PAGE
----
With component sizes shrinking and board complexity rising, maintaining a quality standard is challenging. Luckily, the systems responsible for identifying quality defects have also undergone technological advancements. As a contract manufacturer, we have to identify trends early and adopt the technologies that create value for us and ultimately, our customers. Here are some of our quality and testing processes that we implement that help deliver great results for customers.
Until 40 years ago, through-hole mounting was the dominant method for placing electronic components on printed circuit board assemblies. For years, this method was used to place virtually all components in the time period from the 1950’s until surface mount technology became popular in the 1980’s.
Engineers encounter innumerable variables when designing a printed circuit board, especially when you consider that even though a printed circuit board may function properly, it doesn’t necessarily mean that it can be manufactured in a way that maximizes quality and reduces cost. Completing a PCB design is a struggle between different constraints which encompass time, budget, and functionality, with manufacturability often seen as an afterthought. However, if engineers involved their manufacturing team and considered a comprehensive design for manufacturing review, many common problems could be avoided. In addition to increased manufacturability, engineers can benefit from reduced cost and time to market.
As a contract manufacturer, we repeatedly see the same mistakes regarding design for manufacturing. These hold back projects and create additional design costs and delay timelines. We’ve compiled a list of the top 15 “gotchas” for PCB design to make sure your board is set up for success when it’s time to transition to manufacturing. This is not a completely comprehensive list, but we always tell prospective customers that if these rules are followed, about 80% of DFM mistakes can be avoided.
This list is based from over thirty years of experience and it’s our hope that they can help you see success with your next project.
For most individuals involved in outsourced contract manufacturing, Bill of Materials is a common term. For the few that aren’t familiar, the Bill of Materials (BOM for short) is a spreadsheet document that lists out all parts needed to complete a build and it is a major aspect of the supporting documentation needed to deliver an RFQ/RFP.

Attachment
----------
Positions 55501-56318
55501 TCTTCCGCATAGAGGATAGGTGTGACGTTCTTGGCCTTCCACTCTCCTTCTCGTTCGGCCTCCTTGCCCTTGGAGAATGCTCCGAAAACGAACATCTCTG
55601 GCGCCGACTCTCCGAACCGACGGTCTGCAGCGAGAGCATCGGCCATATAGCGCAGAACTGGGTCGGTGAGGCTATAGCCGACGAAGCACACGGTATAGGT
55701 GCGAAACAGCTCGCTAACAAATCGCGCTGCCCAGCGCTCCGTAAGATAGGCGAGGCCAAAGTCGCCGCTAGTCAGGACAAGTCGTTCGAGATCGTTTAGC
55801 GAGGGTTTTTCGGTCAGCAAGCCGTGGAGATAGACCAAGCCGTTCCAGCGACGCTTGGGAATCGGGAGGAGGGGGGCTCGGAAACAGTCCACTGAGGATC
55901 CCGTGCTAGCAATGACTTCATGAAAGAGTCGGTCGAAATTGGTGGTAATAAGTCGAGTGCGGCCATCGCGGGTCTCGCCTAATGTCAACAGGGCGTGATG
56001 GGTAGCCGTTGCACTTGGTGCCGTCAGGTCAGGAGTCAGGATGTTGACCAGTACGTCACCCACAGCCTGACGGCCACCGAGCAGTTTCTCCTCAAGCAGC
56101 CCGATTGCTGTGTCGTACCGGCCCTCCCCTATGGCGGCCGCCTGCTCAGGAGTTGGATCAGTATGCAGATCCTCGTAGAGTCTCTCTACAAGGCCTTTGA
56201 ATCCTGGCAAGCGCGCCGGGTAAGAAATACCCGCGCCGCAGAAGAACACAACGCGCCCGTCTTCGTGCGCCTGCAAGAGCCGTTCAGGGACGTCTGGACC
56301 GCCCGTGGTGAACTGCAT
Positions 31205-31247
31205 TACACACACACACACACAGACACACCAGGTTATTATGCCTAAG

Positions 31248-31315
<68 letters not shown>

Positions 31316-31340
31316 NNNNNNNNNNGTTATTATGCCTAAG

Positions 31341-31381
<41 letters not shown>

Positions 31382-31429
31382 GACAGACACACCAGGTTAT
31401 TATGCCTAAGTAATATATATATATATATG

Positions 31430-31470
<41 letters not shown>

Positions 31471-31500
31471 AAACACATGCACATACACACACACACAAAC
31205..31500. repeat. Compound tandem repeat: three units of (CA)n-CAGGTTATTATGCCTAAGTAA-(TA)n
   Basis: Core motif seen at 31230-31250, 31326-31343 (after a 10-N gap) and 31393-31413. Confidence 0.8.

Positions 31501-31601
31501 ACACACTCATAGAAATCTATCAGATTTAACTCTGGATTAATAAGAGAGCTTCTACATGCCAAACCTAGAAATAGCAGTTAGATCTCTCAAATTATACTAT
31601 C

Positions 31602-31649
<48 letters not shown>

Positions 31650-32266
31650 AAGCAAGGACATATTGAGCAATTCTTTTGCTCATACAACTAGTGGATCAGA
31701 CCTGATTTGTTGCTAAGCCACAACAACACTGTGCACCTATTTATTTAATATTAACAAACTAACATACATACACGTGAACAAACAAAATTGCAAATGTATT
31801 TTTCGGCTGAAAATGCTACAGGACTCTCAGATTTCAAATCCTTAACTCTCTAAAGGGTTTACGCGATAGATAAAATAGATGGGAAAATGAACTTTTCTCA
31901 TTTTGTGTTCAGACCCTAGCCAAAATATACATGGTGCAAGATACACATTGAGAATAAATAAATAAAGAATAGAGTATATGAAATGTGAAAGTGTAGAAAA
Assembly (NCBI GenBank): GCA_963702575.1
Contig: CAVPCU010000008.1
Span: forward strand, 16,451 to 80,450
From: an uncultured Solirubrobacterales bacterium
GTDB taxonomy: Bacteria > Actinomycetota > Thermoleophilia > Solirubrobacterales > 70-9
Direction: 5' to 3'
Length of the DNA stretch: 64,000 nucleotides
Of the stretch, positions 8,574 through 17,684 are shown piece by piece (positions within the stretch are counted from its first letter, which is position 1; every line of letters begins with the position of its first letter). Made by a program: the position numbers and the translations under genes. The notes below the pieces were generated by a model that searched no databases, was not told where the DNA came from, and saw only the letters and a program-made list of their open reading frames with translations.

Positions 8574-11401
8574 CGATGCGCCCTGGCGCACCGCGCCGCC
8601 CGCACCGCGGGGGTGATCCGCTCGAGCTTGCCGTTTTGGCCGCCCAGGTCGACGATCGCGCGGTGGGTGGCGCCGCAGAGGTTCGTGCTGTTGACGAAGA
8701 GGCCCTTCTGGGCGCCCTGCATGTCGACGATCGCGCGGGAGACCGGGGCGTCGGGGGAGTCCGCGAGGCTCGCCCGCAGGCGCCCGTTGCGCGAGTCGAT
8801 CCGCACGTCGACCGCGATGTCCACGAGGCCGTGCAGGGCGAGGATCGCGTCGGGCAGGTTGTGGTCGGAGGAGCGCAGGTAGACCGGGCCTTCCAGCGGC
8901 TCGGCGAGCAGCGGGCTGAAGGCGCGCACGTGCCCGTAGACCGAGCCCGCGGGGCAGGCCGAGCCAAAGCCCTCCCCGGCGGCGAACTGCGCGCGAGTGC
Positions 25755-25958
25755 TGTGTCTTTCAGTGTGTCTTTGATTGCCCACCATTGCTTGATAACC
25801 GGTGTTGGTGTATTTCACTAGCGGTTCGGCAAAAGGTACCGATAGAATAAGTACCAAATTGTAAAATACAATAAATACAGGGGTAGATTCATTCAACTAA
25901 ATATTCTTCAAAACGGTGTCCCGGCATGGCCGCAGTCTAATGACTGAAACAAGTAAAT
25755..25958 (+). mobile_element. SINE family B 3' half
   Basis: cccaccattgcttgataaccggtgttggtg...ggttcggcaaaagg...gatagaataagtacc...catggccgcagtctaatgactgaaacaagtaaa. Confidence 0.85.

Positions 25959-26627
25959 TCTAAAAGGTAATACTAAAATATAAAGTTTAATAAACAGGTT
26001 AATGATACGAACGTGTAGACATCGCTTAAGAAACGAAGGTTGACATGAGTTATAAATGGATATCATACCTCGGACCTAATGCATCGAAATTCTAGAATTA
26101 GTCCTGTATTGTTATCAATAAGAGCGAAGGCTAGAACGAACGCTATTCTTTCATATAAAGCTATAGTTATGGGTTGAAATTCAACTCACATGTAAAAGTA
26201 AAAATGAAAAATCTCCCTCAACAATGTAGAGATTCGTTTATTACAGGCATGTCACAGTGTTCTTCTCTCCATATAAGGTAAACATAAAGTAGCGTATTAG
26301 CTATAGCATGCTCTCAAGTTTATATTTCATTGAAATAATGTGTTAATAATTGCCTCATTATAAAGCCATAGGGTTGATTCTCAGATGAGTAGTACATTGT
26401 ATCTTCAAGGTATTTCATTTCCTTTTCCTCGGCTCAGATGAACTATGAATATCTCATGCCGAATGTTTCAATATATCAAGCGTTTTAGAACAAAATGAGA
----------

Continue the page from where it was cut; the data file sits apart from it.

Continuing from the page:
With component sizes shrinking and board complexity rising, maintaining a quality standard is challenging. Luckily, the systems responsible for identifying quality defects have also undergone technological advancements. As a contract manufacturer, we have to identify trends early and adopt the technologies that create value for us and ultimately our customers. Here are three quality processes we offer that help deliver great products to you.
It is only a matter of years before flexible health care technology saturates modern medicine. As paper record keeping gives way to electronic information management systems built on a network of connected assets, patients stand to gain truly "round-the-clock" care from their medical providers in the form of wearable sensors made from rigid-flex and flexible printed circuit boards.
One weak link in a supply chain can cripple business, regardless of industry, products or economic standing. Yesterday's successes are no guarantee for tomorrow, so original equipment manufacturers must put in the time to ensure hangups between them and their suppliers are dealt with quickly and completely before they upend operations.
Inspections, as they pertain to quality assurance in printed circuit board manufacture and assembly, are a double-edged sword for electronics providers. On the one hand, a thorough vetting of components and connections makes for a reliable, functional product with a long life cycle. Detailed inspections, however, obviously take time, which could lengthen PCBA lead times on prototypes or new goods.
As with all manufactured or processed goods, businesses in the market for printed circuit board assembly go where the money is - or isn't, as the case may be. For the most attractive costs, companies are willing to outsource operations.